Does really matter how ugly you get as you get older,you never stop loving yourself. Fascism breeds same comfort and assurances . Dick Cheney isn’t sounding paranoid . The arrogance is the last refuge of the mass murderer . His last mask.

  41. KA says:

    James Traficant, a Democratic congressman from Pennsylvania, said that for years Congress had poured billions of dollars of largely unscrutinised funding into America’s intelligence services, “yet we learnt of every one of these tragedies from Fox News and CNN”- two television channels. Senator Richard Shelby, a Republican member of the Senate intelligence committee, said it was “a failure of great dimension”.
    http://www.telegraph.co.uk/news/worldnews/northamerica/usa/1340698/Israeli-security-issued-urgent-warning-to-CIA-of-large-scale-terror-attacks.html

    Per this article -Mossad told CIA and FBI in August 2001″They had no specific information about what was being planned but linked the plot to Osama bin Laden and told the Americans that there were strong grounds for suspecting Iraqi involvement,” said a senior Israeli security official.”

    Americans learn from Fox and CNN. If they paid attention including the congressman they would have asked Brit Hume and Carl Cameron to explain why Fox stopped broadcasting the 4 part series on Israeli involvement . Congressman can also let his constituency know why he did not pursue any further that piece of information the Fox News provided in 2001 in first 2 of the four part series . Or was that it could have been fatally toxic for him to survive as a politician if he did .

  42. KA says:

    One thing missing in the discussion is the purpose of the interrogation. Interrogation was enhanced by Cheney and Wolfowitz gang not to flesh out the connection to Osama to 911 but to establish connection between 911 and Saddam .
    Cheney was a recent convert to anti Saddam gang but Wolfowitz was the godfather of the gang from 1979 ( Sunshine Warrior – NY Times ) and he took vows agains nd again to finish Iraqi society ( Wesley Clark- Ex Supreme NATO commander and Presidential hopeful)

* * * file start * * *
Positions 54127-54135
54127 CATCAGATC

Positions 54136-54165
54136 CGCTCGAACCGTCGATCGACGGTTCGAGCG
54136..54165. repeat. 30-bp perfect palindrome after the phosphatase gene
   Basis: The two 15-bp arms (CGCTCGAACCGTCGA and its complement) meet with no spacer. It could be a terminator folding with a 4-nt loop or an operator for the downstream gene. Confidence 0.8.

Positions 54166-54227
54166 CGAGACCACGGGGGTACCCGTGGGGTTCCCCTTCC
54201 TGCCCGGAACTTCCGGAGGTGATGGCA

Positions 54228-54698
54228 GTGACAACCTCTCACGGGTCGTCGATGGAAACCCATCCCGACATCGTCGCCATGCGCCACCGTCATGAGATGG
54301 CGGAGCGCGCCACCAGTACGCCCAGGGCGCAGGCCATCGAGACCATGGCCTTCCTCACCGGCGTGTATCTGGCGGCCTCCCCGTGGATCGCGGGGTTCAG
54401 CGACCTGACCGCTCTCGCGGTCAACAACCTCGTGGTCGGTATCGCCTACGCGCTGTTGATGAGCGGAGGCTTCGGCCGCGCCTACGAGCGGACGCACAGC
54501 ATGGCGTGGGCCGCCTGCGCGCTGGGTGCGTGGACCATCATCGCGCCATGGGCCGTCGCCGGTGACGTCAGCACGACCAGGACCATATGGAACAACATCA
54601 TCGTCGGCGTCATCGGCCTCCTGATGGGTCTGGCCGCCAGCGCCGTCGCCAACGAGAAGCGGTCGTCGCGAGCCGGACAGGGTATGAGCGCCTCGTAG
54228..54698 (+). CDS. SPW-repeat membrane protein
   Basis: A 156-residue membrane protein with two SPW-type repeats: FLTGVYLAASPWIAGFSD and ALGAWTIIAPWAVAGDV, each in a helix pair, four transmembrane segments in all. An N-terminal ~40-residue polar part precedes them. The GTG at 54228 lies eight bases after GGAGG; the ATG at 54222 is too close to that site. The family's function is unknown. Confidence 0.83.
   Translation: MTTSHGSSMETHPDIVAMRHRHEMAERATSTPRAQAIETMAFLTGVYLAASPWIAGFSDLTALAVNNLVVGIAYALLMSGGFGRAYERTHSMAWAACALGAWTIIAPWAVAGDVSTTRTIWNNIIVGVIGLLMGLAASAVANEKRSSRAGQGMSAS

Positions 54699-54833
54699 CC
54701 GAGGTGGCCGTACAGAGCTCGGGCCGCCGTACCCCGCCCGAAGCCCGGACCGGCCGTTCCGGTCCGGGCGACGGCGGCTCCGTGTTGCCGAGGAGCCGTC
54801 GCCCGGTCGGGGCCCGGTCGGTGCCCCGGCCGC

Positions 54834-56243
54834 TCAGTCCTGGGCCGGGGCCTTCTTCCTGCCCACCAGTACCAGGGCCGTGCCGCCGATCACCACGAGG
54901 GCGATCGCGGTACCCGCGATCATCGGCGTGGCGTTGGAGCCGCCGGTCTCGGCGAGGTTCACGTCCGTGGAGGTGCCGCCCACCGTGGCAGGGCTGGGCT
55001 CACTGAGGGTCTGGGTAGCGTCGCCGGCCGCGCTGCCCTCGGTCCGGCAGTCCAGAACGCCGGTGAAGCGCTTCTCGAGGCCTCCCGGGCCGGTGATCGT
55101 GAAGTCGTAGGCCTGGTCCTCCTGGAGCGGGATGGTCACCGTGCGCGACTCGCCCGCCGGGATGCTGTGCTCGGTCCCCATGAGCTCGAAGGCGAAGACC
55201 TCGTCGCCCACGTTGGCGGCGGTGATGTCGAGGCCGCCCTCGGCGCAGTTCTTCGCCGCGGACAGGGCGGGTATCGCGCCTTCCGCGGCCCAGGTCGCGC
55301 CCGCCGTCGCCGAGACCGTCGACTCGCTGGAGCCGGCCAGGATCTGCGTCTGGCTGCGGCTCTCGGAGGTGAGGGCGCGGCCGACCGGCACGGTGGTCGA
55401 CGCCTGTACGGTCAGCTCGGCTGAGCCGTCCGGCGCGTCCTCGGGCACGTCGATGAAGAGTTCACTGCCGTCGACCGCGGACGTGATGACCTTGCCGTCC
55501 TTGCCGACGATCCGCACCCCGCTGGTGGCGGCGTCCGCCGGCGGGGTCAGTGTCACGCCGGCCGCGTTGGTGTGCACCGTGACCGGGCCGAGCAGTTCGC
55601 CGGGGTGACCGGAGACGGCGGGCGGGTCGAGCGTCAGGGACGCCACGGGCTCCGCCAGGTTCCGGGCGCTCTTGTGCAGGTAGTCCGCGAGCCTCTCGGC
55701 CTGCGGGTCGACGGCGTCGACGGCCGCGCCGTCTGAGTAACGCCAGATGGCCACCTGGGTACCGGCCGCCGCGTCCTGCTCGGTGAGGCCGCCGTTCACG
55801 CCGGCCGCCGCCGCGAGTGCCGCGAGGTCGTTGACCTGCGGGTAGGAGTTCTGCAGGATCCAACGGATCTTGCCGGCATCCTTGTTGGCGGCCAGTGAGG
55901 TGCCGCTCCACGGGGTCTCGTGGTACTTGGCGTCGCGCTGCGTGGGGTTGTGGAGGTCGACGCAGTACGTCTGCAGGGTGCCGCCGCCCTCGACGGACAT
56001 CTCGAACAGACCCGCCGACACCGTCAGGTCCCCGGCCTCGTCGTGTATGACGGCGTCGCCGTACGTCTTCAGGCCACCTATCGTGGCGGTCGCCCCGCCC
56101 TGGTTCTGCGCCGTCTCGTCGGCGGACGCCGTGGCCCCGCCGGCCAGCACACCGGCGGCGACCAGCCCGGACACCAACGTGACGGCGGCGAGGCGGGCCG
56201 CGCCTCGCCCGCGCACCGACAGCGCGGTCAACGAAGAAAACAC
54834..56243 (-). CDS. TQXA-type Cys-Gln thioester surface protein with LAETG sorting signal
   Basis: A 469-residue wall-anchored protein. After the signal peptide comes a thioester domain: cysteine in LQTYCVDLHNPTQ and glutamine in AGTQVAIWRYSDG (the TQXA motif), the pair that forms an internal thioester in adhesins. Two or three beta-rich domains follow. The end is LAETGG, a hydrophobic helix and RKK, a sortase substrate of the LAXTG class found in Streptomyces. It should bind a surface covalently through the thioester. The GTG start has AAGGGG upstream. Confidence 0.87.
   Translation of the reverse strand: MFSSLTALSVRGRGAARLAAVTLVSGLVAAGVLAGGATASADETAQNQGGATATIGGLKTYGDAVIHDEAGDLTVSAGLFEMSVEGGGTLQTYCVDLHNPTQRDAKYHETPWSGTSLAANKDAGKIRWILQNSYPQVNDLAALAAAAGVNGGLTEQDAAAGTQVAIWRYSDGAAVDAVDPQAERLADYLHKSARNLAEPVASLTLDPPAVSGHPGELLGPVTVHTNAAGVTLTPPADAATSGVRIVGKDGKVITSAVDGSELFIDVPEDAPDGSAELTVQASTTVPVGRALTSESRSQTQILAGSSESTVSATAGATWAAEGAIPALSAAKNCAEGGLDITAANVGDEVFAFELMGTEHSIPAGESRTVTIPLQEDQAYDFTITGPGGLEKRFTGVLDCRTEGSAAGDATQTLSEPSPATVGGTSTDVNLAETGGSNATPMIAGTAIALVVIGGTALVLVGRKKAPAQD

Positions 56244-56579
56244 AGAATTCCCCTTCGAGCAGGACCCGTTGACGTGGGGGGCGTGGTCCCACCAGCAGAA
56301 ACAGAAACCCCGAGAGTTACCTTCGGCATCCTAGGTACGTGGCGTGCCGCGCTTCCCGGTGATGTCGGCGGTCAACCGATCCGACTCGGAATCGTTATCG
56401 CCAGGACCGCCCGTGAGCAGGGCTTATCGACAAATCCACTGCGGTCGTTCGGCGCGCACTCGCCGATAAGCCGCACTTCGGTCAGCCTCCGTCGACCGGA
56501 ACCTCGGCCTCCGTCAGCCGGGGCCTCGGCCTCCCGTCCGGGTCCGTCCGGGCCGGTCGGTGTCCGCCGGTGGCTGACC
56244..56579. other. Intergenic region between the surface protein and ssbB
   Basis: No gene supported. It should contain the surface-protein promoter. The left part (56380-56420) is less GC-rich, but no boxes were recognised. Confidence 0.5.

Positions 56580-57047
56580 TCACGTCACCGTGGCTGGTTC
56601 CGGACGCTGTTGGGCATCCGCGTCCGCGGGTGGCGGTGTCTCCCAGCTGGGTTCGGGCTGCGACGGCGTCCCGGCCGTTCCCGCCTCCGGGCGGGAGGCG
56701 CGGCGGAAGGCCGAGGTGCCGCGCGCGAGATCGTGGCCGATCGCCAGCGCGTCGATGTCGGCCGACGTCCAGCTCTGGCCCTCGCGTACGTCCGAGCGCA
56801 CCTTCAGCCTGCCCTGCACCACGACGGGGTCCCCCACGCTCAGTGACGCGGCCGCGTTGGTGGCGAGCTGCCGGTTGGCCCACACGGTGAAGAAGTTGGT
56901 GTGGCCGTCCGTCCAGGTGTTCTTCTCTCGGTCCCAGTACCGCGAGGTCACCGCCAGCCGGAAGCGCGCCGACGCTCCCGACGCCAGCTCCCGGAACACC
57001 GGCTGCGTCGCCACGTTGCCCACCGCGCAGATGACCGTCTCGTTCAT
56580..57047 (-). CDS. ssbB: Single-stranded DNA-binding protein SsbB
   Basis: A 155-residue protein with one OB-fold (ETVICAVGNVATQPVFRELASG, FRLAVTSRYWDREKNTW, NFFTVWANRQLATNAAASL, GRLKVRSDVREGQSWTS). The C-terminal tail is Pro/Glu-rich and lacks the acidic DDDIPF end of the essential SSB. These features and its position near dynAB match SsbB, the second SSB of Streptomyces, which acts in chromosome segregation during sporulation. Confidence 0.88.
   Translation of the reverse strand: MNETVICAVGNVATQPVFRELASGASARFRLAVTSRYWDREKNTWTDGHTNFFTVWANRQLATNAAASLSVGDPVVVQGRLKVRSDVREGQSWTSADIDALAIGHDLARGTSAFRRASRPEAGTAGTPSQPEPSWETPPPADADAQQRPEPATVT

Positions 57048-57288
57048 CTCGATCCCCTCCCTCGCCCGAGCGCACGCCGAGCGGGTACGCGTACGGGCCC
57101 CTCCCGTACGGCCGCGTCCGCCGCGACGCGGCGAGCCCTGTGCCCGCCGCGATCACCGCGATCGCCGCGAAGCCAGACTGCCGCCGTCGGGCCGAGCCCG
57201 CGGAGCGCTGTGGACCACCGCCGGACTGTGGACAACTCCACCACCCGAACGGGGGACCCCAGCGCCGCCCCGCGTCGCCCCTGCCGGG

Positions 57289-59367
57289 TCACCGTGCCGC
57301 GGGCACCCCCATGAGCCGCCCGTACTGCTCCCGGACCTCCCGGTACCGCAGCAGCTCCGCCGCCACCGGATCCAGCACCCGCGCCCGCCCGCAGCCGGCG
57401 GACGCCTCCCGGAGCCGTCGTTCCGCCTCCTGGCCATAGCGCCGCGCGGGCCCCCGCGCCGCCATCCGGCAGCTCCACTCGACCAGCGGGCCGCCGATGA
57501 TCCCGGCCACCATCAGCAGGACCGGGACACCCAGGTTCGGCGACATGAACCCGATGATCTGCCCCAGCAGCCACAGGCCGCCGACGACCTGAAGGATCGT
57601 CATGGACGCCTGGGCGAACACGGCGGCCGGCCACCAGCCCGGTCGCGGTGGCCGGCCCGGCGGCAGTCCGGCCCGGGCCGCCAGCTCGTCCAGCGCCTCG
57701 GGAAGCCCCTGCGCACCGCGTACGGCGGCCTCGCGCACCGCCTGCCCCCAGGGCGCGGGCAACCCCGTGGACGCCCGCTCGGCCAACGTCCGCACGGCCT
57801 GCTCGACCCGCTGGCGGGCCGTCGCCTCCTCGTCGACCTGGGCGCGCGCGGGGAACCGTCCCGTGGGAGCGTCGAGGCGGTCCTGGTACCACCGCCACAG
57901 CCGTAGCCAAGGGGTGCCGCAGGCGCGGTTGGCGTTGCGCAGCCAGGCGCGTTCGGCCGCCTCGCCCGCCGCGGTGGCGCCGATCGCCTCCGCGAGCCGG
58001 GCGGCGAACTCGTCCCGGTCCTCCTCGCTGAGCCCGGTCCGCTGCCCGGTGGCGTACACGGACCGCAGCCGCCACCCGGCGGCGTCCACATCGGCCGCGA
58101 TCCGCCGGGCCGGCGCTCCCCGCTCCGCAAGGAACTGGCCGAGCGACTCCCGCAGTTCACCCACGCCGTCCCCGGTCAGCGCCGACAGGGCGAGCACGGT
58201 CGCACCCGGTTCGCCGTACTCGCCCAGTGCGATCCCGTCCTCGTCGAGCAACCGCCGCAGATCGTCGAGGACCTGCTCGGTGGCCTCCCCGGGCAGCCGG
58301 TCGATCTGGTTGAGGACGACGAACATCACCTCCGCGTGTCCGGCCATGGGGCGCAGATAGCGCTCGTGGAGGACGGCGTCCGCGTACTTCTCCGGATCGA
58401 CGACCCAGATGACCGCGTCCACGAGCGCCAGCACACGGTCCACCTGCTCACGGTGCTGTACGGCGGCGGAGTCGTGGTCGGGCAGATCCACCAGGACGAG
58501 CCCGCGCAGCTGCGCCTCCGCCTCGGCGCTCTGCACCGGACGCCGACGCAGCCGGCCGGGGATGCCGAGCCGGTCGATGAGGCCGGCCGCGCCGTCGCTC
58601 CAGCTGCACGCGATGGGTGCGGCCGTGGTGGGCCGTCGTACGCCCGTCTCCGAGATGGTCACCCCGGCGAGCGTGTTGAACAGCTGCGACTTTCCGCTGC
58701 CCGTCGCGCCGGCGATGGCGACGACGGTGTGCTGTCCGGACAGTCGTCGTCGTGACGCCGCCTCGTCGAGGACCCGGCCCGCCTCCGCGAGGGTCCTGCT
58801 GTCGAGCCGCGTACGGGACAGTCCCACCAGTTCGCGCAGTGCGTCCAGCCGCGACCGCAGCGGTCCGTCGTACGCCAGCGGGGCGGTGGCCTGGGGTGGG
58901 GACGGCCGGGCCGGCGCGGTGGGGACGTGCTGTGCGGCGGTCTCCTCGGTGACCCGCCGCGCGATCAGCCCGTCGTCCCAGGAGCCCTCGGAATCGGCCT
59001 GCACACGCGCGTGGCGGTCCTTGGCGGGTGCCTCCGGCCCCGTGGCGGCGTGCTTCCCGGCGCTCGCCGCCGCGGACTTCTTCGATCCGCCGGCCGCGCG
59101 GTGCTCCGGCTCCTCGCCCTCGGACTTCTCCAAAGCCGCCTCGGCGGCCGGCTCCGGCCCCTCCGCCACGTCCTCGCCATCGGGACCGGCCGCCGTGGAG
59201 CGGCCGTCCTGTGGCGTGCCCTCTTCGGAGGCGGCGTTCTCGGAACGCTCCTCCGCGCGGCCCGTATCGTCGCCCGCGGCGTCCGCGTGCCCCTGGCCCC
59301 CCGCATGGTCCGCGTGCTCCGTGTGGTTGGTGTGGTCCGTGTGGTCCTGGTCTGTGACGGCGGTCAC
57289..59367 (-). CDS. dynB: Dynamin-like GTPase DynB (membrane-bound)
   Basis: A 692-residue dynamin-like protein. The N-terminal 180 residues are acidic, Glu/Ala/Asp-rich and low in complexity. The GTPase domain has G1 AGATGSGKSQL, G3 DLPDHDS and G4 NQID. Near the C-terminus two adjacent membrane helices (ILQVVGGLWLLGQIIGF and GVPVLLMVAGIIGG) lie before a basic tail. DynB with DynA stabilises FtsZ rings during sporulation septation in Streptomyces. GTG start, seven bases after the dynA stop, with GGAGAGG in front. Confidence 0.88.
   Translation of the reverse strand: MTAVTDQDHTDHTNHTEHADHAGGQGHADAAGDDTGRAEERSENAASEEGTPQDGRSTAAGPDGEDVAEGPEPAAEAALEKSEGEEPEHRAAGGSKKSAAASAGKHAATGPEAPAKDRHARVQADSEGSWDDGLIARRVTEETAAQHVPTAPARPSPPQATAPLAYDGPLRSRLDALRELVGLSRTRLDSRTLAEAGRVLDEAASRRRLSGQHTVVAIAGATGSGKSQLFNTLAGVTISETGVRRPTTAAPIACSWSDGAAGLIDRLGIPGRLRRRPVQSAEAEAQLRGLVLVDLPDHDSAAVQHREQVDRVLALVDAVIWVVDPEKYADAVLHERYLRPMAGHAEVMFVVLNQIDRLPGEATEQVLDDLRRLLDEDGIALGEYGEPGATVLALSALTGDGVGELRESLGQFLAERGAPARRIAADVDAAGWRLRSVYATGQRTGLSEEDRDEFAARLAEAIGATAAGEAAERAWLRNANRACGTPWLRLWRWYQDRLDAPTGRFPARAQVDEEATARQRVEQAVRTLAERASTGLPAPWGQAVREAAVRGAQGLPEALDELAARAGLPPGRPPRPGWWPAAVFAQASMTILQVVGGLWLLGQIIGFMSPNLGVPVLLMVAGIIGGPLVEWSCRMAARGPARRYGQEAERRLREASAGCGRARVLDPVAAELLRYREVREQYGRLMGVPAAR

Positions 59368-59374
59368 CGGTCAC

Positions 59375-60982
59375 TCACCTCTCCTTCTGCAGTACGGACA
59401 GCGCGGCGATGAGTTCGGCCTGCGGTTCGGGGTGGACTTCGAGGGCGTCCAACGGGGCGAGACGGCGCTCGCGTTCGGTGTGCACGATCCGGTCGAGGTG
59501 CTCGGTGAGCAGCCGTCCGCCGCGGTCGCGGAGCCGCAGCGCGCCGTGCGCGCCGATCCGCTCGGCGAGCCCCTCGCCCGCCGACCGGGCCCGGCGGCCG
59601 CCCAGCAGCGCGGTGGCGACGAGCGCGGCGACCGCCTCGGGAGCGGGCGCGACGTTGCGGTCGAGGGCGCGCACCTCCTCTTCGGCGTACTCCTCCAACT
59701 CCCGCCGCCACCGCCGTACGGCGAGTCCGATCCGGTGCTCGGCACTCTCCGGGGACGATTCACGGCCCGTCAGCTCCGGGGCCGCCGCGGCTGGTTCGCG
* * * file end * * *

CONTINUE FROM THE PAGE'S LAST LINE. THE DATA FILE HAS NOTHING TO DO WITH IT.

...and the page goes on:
So defending torture in the thread is like defending torturing Parisian Nazi sympathizers in order to get them confess in a way that they would point finger at the French Resistance movement of De Gaulle of planning to take over British island anytime in nextv45 minutes with a big spectacle. That’s what the tortureres did and did it knowingly ..

  43. …here’s what I think we need….

    1. – The formation of a new National Memorial Project. A project with several different, though related goals or objectives. Primary among these objectives is fund-raising designed to support the legitimate short-term, tangible objectives of The National Monument Project….as well as to finance the future investigative, media and legal necessities of The National Monument Project.

    2. – The new national monument will be called the National Gallows for American Values. The National Gallows should be located at the site of the 911 treason.

    3. – The National Gallows should be built with thermite-tainted steel, such as that from the treasonous implosions of those …(3)…three buildings on 911. The National Gallows should rise 47 stories into the NYC skyline,…as a relatively singular pole…with horizontal extensions to be extended for the purpose of mass-hangings of convicted traitors.

    4. – The National Gallows for American Values should flow with red-hot, liquid steel…with steam rising from the site 24/7 for eternity.

    5. – The National Gallows project will seek to finance the acquisition of property, design and construction of The National Gallows for American Values…as well as financing the development of public relations and media campaigns designed to bring out about a political demand for Truth Commissions / Grand Jury Investigations into the 911 treason and cover up.

    6. – Additionally…The National Gallows Project will seek to finance Grand Jury Investigations into the entire Bush / Clinton / Bush / Clinton / Obama War-Crimes/Torturer/Treason Family…as well as their entire coalition of corruption that has damaged The United States for the last 40-50 years. This “truth commission”….via the Grand Jury will have the power to investigate Waco, Ruby Ridge, OK City…Sandy Hook, etc. etc. The Grand Jury will be authorize to investigate any and all corrupt activities of the Federal Government….(and help finance state/local commissions)…and to both report on historic corruption, as well as officially charging those officials who are still living for murder, treason and corruption.

    7. – Upon conviction, each traitor will be given one appeal, to be completed within 30 calendar days. After consideration of appeal, if found “still guilty”…all family assets of the traitor will be seized, and the traitor will be hanged naked within 24 hours…and in full view of millions of Americans who will be allowed to throw rotten fruit, garbage and feces at the treasonous pigs. If found necessary, investigation into “family activities” of the convicted person’s family members, their finances and potential illegal activity will take place under the Citizen Grand Jury Process.

    8. – That should allow them to feel what “liberty” really feels like for the first time in their treasonous, pathetic life.